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Journal of Environmental and Public Health
Volume 2012, Article ID 235618, 7 pages
Research Article

Involuntary and Persistent Environmental Noise Influences Health and Hearing in Beirut, Lebanon

1Council for International Exchange of Scholars, A Division of the Institute of International Education, 3007 Tilden Street NW, Suite 5-L, Washington, DC 20008, USA
2College of Nursing, Florida State University, Vivian M. Duxbury Hall, 98 Varsity Way, P.O. Box 3064310, Tallahassee, FL 32306-4310, USA
3School of Nursing, American University of Beirut, P.O. Box 11-0236, Riad El Solh, Beirut 1107 2020, Lebanon

Received 9 June 2011; Revised 31 July 2011; Accepted 11 August 2011

Academic Editor: Mohammad Mehdi Amin

Copyright © 2012 Marjaneh M. Fooladi. This is an open access article distributed under the Creative Commons Attribution License, which permits unrestricted use, distribution, and reproduction in any medium, provided the original work is properly cited.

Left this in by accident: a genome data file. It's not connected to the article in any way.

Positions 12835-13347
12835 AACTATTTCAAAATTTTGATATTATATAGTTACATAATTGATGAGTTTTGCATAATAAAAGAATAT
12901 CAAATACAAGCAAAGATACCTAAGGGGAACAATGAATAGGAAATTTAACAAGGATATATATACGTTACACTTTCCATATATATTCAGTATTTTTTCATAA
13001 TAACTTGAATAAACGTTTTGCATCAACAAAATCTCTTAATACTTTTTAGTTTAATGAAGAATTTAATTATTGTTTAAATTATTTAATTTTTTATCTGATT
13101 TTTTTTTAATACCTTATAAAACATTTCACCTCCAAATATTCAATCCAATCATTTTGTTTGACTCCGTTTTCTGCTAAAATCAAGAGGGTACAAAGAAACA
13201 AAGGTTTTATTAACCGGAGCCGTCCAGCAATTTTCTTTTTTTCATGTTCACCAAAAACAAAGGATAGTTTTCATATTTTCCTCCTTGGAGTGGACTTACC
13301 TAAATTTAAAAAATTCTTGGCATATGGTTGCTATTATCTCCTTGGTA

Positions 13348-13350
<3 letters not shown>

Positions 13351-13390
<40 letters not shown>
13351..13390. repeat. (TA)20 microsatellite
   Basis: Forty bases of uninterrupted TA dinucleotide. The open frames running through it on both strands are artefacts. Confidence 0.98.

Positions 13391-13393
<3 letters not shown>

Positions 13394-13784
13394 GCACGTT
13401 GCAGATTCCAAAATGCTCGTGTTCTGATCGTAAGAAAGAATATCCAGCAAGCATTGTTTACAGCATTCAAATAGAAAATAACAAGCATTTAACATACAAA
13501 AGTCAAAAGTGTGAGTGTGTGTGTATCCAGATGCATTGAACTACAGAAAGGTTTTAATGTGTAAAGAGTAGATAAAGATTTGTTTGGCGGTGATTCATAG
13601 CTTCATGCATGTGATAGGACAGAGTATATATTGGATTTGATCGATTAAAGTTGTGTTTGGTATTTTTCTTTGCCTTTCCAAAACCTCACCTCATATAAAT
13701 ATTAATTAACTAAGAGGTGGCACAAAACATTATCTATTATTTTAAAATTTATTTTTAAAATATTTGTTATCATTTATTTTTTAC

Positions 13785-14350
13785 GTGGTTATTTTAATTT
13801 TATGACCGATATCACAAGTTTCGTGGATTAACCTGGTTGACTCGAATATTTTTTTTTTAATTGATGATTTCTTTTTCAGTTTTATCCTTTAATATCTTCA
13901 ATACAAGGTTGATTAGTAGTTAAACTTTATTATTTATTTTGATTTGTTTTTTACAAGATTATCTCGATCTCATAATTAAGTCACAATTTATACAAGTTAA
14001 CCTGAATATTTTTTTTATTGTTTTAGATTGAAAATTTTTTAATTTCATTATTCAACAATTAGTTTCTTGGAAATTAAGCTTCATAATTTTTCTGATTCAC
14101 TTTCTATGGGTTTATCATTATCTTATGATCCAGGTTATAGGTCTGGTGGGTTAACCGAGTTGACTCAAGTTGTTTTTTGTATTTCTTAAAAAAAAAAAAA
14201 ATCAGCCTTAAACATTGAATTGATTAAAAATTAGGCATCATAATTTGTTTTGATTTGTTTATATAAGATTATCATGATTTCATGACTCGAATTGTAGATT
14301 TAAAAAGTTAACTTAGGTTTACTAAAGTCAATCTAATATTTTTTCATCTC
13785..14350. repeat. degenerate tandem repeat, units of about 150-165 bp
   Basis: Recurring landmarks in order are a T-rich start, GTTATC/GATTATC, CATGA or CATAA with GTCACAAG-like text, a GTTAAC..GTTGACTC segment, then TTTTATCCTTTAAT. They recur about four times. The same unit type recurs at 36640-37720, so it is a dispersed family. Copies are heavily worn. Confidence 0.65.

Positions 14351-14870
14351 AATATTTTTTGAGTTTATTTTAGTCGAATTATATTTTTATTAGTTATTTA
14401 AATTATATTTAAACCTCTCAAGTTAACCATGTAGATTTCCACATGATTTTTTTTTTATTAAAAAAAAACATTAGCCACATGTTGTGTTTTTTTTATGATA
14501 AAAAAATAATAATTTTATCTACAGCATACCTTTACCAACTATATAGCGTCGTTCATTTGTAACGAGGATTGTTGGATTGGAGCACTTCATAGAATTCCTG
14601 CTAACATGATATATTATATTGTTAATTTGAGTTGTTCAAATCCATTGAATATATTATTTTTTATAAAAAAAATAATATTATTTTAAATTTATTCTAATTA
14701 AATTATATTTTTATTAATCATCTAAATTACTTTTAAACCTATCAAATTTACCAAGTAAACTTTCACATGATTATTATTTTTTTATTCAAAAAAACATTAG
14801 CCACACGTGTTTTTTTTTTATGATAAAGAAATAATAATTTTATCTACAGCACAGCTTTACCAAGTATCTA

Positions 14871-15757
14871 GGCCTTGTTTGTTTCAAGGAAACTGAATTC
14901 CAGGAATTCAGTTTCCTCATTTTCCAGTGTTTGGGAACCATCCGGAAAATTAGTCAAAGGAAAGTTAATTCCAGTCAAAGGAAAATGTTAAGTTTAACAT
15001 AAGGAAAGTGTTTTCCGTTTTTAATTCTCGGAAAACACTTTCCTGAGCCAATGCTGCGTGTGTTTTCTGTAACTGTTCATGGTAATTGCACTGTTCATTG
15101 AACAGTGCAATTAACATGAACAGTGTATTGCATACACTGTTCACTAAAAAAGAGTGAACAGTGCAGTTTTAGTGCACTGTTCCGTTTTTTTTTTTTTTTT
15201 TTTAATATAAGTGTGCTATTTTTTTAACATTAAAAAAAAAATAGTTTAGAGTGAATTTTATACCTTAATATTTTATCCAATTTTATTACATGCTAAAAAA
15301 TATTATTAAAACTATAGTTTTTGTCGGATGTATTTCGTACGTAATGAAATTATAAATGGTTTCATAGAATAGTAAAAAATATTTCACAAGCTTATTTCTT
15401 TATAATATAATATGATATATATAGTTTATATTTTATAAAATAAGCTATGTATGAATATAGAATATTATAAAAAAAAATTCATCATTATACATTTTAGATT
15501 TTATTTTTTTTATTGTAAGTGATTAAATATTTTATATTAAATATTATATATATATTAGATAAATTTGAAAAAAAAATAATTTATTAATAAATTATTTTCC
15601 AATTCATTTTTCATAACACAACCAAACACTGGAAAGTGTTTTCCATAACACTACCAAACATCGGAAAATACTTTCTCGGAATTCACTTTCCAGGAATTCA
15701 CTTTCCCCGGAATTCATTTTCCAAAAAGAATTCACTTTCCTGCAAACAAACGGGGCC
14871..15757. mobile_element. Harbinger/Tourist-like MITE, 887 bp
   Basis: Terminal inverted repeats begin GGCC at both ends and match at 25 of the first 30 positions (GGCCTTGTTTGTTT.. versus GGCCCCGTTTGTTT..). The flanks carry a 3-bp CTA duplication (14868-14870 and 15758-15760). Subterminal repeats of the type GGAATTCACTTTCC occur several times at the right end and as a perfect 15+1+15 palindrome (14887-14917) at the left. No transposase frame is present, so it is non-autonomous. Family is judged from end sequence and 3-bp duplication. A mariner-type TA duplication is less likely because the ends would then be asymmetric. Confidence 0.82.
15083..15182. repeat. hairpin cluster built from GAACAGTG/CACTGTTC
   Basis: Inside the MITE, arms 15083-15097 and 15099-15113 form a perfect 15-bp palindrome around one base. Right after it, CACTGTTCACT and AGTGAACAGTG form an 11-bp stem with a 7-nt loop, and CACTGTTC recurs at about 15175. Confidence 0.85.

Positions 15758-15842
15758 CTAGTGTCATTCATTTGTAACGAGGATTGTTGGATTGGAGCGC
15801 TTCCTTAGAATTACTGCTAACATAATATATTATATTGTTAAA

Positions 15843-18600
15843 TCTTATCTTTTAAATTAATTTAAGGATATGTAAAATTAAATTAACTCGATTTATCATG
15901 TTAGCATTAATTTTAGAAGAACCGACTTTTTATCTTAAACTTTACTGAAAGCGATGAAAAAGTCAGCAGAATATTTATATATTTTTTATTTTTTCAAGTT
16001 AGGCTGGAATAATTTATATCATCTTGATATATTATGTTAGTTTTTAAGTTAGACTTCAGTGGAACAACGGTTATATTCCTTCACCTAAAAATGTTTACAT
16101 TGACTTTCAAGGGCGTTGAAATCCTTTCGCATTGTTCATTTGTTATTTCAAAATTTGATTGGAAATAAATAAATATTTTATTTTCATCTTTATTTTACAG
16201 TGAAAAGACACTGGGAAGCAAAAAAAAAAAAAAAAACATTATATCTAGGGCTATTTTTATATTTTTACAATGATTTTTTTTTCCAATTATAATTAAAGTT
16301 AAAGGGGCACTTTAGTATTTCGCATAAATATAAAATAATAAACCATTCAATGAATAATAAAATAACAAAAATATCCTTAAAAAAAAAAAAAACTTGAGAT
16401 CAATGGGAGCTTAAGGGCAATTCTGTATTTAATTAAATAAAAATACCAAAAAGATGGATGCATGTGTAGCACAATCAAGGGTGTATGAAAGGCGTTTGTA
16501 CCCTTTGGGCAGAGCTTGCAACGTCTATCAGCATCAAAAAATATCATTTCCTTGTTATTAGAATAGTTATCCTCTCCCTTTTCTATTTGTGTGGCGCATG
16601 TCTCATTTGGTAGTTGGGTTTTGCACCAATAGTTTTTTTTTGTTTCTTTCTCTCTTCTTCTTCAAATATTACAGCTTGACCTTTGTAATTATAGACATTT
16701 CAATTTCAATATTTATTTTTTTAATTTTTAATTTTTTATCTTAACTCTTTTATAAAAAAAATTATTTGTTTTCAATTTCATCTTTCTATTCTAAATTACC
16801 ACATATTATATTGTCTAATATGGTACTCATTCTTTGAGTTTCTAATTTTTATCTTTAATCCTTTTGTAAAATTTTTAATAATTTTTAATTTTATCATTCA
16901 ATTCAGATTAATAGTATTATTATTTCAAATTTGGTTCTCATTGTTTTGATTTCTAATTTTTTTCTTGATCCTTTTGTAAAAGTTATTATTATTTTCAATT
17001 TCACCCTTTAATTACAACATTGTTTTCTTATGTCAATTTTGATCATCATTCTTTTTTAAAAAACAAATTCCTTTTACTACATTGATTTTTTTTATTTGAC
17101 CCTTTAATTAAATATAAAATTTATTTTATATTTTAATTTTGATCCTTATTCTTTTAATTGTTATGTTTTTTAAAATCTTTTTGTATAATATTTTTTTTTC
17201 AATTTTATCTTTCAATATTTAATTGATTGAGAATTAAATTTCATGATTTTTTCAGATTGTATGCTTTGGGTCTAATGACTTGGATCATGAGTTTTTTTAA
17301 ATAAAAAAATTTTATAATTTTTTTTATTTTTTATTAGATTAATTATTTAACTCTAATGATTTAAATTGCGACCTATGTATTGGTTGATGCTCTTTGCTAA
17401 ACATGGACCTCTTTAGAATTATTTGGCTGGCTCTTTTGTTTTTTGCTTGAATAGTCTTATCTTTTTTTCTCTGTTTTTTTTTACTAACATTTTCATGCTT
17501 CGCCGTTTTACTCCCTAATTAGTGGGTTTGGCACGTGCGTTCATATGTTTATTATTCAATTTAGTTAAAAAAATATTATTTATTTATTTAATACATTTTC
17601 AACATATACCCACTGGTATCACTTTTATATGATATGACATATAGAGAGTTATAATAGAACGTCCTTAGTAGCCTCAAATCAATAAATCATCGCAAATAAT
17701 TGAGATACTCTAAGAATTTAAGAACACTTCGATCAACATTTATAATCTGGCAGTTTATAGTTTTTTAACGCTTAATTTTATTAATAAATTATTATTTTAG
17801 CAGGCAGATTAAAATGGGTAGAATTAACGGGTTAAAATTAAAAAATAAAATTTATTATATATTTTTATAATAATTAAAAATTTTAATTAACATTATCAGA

Objective. This study was conducted to assess the effects of involuntary and persistent noise exposure on health and hearing among Lebanese adults in Beirut, Lebanon, where people are exposed to noise from construction sites, power generators, honking cars, and motorcycles. Methods. Using a descriptive and exploratory design with mixed methods, participants were surveyed, interviewed, and tested for hearing while street noise levels were measured near their residents and work places. Results. Self-reports of 83 Lebanese adult, who lived and worked in Beirut, helped identify common patterns in experiences such as irritability, anger, headaches, and sleep disturbances due to noise annoyance. Of those tested, 30% suffered from high-frequency hearing impairment. Our results showed that environmental sound dB had increased by 12% and sound intensity by 400% above the maximum standard level when compared to the WHO report of 1999. Conclusion. Environmental noise contributes to premature hearing loss and potentiates systemic diseases among Lebanese.